Russia's banking sector creaked back into life this week as it appears the worst of the crisis has passed.
The RTS stock index is already up 31% in two days from a five-year low of 550 hit on October 28. On Thursday, October 30, the RTS had recovered to 760.
Investors were buoyed by the results of US third-quarter GDP figures, which showed the US economy had shrunk by just 0.3%, less than the consensus 0.5% many were expecting. This means the US will almost certainly fall into recession, but suggests the contraction won't be as bad as some feared. In other data, US housing sales were up 5% as some buyers consider prices to have fallen far enough to make buying attractive again.
In Russia, the creeping return of confidence was most apparent in the money markets, where cash is beginning to circulate again as the Russian government's rescue package starts having an effect.
Equity traders report that they can borrow overnight again and the costs are falling from 15% to about 10-12%. Likewise, overnight rates on the interbank market are falling for all Russian institutions. The top 120 banks are able to raise unsecured finance from the central bank at 10% and other entities can borrow at 10% from Rusagribank with equity collateral. "This is hugely supportive especially if the government is buying the equity market and underwriting the collateral," says Julian Rimmer a trader with Uralsib in his blog. "For the first time since August, Russian corporates can raise cash from sources other than the equity market. The bond market, albeit just at the top-end, is starting to shift into first gear."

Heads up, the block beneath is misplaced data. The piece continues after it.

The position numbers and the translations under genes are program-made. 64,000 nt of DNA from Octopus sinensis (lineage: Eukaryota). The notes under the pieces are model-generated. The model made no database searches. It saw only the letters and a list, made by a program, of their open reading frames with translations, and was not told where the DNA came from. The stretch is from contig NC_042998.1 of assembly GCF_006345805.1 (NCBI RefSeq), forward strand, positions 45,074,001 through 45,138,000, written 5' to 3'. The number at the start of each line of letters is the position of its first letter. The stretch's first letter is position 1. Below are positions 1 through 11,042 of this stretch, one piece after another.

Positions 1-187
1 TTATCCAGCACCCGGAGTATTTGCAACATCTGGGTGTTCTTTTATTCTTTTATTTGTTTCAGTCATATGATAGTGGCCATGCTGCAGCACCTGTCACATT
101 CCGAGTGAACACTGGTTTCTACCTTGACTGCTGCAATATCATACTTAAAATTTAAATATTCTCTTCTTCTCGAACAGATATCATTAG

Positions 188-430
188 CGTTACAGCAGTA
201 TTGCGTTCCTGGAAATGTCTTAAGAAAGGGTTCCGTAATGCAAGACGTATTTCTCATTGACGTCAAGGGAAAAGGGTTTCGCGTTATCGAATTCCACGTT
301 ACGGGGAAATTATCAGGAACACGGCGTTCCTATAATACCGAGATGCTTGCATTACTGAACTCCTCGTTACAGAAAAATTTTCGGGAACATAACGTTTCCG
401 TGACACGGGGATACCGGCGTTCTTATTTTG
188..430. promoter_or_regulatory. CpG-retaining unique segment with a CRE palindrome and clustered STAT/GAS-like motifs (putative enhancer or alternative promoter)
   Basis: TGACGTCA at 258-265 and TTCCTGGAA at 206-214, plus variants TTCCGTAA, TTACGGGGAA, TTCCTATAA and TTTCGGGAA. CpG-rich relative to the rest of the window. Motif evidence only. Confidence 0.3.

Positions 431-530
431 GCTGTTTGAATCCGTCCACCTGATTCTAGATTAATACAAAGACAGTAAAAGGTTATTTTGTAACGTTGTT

The price of oil neared $70 in Asian trade on Thursday, October 30 as the dollar retreated from its recent highs and signs of strength in overseas markets tempered some concerns about waning demand. The price will be further supported next year because many Russian oil companies have been forced to slash their capital expenditure programmes and analysts are predicting a 2-5% fall in production in 2009. These falls come on the back of an Opec decision earlier this month to cut production by about 1.5m barrels per day. Analysts believe that the Middle Eastern oil producers need to keep prices at about $70 to balance their own budgets; Russia's budget is also balanced at this level.
Despite these first green shoots of life, the situation remains very fragile and external shocks could still destabilise the emerging equilibrium. If this crisis plays out similar to the aftermath of the 1998 crisis, the RTS will remain stuck at around the 700-800 level for the rest of the year and climb again modestly in the first quarter of next year. But the annual sell-off in the run-up to Easter could be made a lot worse as companies' end-of-year results are digested and there is the possibility of another bout of instability then.
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